The 2015 was still intense and concentrated, and opened and developed in the glass as the minutes ticked by and we revisited it. It will be interesting to track as it ages. (A La Réserve fan? Track down a bottle of this vintage and stash away for a while). Both had the same essential flavour profile, the same amount of oak-ageing. Time had done the rest. “It’s too iconic to change,” said Karishma.
Vijay Amritraj Reserve Collection red 2015
A blend of 55% Cabernet Sauvignon, 45% Syrah and 3% Viognier, it is aged for one year in French oak. Spicier and more complex than its predecessor, the tannins are also chewier. “The flavours are more concentrated than the La Réserve,” points out Karishma.”In the last couple of years, my love for the VA collection has intensified.”
The first vintage of Karishma’s ‘experiment’, this vintage is now sold out. Unsurprising, as only 300 magnums were made of this 100% single vineyard Syrah, considered India’s most expensive wine when launched. (If you are interested, the latest vintage to be released shortly has 600 bottles, and you might have a better chance at booking a bottle.) It is sold only ex-winery, not commercially. “Single varietal. Double sorting first. Whole cluster sorting, then berry sorting. Finally, oak fermented on skins in French oak barrels. Then bottled and bottle-aged,” she says. This is complex, well-restrained. Interestingly, Karishma, despite her own Napa geneology, has steered away from making a big oak-dominant Napa-style bomb here.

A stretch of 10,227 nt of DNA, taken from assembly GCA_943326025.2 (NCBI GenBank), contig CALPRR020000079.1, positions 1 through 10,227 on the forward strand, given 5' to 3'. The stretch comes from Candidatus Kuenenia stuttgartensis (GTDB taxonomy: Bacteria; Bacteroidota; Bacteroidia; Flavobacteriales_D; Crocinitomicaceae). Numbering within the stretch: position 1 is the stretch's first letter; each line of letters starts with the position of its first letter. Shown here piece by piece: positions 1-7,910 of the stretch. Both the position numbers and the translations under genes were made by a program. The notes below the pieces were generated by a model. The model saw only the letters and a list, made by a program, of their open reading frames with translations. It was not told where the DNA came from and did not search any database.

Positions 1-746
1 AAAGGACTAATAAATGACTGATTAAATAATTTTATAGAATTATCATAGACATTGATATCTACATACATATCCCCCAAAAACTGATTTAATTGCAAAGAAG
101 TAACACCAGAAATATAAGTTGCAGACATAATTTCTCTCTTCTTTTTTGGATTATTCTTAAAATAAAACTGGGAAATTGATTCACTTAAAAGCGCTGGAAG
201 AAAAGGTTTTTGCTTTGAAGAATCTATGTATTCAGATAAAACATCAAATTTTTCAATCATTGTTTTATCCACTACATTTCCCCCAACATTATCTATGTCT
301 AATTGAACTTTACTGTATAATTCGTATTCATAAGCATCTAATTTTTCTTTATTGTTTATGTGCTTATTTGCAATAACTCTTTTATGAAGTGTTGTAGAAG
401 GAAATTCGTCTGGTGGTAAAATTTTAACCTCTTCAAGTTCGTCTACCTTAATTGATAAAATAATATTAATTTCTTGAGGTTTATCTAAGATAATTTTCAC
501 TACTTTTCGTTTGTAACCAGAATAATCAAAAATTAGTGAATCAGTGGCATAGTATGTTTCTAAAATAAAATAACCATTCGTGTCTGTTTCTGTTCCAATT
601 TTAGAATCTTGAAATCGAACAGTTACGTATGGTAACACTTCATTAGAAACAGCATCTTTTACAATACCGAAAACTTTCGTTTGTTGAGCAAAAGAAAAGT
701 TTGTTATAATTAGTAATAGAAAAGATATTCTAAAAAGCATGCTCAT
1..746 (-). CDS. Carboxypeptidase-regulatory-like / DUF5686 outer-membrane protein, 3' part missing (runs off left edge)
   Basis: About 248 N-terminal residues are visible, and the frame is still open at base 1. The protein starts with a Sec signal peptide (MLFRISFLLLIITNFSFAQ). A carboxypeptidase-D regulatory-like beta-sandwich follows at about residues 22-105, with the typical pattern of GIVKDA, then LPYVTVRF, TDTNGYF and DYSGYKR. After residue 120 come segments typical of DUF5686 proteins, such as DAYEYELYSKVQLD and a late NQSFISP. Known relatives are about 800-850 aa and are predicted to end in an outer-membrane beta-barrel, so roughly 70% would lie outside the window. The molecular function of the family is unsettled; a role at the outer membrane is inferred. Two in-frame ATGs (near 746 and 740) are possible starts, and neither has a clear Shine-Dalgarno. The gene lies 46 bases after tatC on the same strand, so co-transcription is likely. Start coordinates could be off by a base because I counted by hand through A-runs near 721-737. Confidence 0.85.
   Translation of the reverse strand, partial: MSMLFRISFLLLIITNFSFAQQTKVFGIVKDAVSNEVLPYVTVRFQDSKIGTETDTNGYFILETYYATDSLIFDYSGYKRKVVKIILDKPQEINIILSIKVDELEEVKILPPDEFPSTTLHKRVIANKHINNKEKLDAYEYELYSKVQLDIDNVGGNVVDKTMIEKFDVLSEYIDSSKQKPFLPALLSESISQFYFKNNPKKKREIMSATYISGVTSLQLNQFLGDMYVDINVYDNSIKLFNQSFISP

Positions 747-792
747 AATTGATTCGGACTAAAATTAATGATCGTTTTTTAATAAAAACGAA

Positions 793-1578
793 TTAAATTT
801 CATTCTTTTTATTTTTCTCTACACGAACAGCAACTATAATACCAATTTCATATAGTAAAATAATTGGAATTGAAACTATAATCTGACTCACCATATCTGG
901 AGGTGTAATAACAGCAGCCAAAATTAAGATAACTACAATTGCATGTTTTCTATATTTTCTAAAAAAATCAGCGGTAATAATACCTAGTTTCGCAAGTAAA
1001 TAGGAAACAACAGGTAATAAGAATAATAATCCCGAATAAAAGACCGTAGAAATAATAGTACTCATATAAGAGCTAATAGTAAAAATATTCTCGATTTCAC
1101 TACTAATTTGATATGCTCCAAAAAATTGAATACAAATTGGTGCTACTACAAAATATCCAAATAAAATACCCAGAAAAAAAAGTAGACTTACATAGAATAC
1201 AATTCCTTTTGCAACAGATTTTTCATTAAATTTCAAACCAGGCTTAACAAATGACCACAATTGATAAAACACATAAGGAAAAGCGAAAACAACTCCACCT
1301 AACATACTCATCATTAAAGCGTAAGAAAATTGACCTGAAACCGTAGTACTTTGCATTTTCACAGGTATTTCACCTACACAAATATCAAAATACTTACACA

“This is a winemaker-driven wine. We don’t follow specific rules or schedules here and if there is vintage variation, so be it. We let the wine tell us when it is ready.”
Prices of Grover wines for Delhi, Mumbai and Bangalore:
VA Reserve Collection red and white: Rs 1400/1495/1450
La Réserve Red and Blanc: Rs 1050/1000/1050
Art Collection Sauvignon Blanc: Rs 750/675/765
Art Collection rosé: Rs750/675/640
Tours to the vineyards, both in Nandi Valley, Karnataka and Nashik, Maharashtra, may be booked online at http://www.groverzampa.in/visit-us/
Watch the video of my chat with Karishma Grover on her vision for GZV and her thoughts on the way ahead for the Indian wine industry.